She died as she had lived – without disturbing her daughters.

It’s 3 years that Ma has left us.

A part of me died with her. The rest of me... is hobbling along, battling all that life has to throw, without the balm of her tender presence, the weekly reassurance of her voice.

I never really got a chance to grieve her death. Yes ‘death’; I won’t call it ‘passing away’ any more. I doubt its meaning now. ‘Passing away’ into what? Another existence? – may be, I don’t know. And I won’t really know, until I die. And then, it would be too late to argue with those living. I also refuse to call it ‘passing away’ because that sounds so much softer and doesn’t do justice to the rude shock - and the finality - of what happended. ‘Death’ is far better; and the ‘stop sound’ of ‘d’ is phonetically, at least, a closer approximation of her ceasing to be.

After her death, I gave much thought to the meaning of the word ‘death’ – “the permanent ending of vital processes in a cell or tissue”. Yes, it’s an end – so please, let’s call it that.

This defintion of ‘death’ is especially brought home to a Hindu while undergoing the funeral rites. For there is something about witnessing a body you have loved (and being loved by) being reduced to a fistful of ashes that makes all grand philosophizing about death irrelevant. The putrid smell of burnt flesh that permeates a crematorium is also a memory that can never be completely erased from one’s mind.

After death comes grief. That is a long road with an uncertain destination – depending,  I believe, on what kind of relation you have had with the person dead. If it was vital, absolutely central to your identity, then you are just not mourning, but also undergoing a re-fashioning of identity – as everything has to be started anew, the world seen and felt through a permanent absence. No matter how mature you are in dealing with the fact of mortality, this re-fashioning is a slow and painful process; and one that just can’t be conveyed to those who have not known it.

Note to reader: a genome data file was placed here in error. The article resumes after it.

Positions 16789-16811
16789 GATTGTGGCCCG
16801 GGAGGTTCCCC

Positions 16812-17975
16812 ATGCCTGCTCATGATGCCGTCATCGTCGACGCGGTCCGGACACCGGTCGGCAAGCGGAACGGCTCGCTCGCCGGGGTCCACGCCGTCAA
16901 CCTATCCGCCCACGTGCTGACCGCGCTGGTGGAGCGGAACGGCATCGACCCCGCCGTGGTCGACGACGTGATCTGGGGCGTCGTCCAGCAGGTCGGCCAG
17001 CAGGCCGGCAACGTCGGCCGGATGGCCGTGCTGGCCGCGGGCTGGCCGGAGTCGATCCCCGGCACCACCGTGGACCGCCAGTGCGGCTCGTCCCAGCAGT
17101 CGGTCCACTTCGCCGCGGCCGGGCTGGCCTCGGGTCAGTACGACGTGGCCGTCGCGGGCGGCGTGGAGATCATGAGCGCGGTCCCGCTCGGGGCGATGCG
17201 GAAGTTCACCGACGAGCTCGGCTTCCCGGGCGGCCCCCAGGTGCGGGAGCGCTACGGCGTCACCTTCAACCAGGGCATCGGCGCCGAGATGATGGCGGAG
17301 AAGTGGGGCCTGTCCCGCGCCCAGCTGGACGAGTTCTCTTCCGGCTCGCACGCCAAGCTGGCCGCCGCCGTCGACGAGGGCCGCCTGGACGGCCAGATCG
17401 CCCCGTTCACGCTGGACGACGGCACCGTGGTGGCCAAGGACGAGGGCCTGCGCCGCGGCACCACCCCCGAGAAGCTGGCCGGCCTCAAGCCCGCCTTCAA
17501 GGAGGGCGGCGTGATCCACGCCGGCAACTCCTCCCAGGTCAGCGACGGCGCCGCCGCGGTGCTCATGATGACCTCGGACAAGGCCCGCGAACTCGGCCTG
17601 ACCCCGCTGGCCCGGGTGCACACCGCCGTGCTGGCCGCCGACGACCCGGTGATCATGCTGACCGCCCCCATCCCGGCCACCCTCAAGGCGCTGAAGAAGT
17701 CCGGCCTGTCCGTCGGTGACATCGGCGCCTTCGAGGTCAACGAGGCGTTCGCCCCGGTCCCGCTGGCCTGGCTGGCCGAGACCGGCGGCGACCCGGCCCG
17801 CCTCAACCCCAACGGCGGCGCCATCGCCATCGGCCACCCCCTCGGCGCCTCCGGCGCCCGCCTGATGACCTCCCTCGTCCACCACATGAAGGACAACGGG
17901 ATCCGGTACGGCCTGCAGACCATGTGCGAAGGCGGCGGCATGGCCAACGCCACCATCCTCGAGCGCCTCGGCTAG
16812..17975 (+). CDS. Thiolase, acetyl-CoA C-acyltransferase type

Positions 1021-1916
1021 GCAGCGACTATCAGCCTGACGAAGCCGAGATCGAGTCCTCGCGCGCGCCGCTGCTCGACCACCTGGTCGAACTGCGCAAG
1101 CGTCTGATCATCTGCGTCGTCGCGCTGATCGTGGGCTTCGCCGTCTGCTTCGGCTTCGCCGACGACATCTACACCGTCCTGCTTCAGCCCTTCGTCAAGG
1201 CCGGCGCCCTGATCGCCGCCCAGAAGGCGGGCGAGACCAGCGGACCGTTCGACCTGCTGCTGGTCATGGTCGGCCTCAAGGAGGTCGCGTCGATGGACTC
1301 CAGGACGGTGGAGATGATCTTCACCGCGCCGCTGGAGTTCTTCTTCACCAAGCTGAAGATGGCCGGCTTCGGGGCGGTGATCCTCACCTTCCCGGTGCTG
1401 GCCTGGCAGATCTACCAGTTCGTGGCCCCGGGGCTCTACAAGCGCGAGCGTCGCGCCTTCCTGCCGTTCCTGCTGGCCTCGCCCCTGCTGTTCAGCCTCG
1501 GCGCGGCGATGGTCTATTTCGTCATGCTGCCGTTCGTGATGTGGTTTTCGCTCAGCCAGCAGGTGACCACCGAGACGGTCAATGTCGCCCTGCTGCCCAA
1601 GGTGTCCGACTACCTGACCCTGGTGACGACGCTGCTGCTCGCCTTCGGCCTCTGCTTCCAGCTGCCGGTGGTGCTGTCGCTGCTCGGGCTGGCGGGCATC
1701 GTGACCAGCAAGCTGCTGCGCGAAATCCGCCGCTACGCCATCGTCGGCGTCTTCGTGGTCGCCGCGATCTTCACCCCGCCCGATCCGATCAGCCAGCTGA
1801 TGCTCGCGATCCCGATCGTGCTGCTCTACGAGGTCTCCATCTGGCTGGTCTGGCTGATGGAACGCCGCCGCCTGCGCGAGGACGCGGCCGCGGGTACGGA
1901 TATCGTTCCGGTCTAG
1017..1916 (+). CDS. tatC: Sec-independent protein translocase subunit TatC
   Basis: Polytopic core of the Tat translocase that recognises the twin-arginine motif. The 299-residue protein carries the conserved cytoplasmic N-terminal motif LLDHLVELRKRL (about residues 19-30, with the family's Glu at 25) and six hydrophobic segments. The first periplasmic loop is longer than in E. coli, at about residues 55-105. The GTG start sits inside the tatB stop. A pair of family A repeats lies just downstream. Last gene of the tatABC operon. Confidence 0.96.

I just called grief a long road – but it’s not a linear track; rather, a circular loop of endlessly resuscitated memories. Some are poignant and nostalgic, that can be rationalized by a clearly discernible ‘association of thought’, and may elicit only a few silent tears or even a smile. Others are random moments from the past that often come flying at you without warning, and have the power to batter you down even as you seem to fare better with your sense of loss.

In these 3 years without Ma, I have managed to convince myself that it is a good thing that she is gone. The life she would have led after her severe cerebral attack, even if she came out of coma, would have been a cursed existence. What her life could have been, had she not had that attack, is a different matter... and actually a useless speculation. I have consciously avoided that path.  

However, what her life was, as long as she had lived, is something that I have given a lot of thought. I have been moulded by her in a profound way... to an extent that it is at times difficult for me to understand what in me is truly mine and not just an extension of her. But in these 3 years of my mourning and re-fashioning of identity, I have critiqued her legacy and decided not to follow it blindly.

I want to emulate all that was life-affirming in Ma: her uncompromising honesty; her delight in the little things of life; her generosity towards others; her devotion to, and friendship with, us - her daughters; her ability to make literature (both in its cultivation and creation) sustain her. But I also choose to un-follow all that was persistently painful and disempowering in her life – which greatly limited the realms of the ‘possible’ for her, not allowing her to achieve what she eminently could or get what she richly deserved.

And the single most important thing in which I DON’T WANT to follow her is, to die with my desk drawers full of incomplete manuscripts.

Sunday, 25 August 2019

How Humans F*#ked Up -- A Review By Susan Price

Humans: How We F*cked It All Up - Phillips
Tom Phillips published this book, Humans: A Brief History of How We F*cked It All Up in 2018.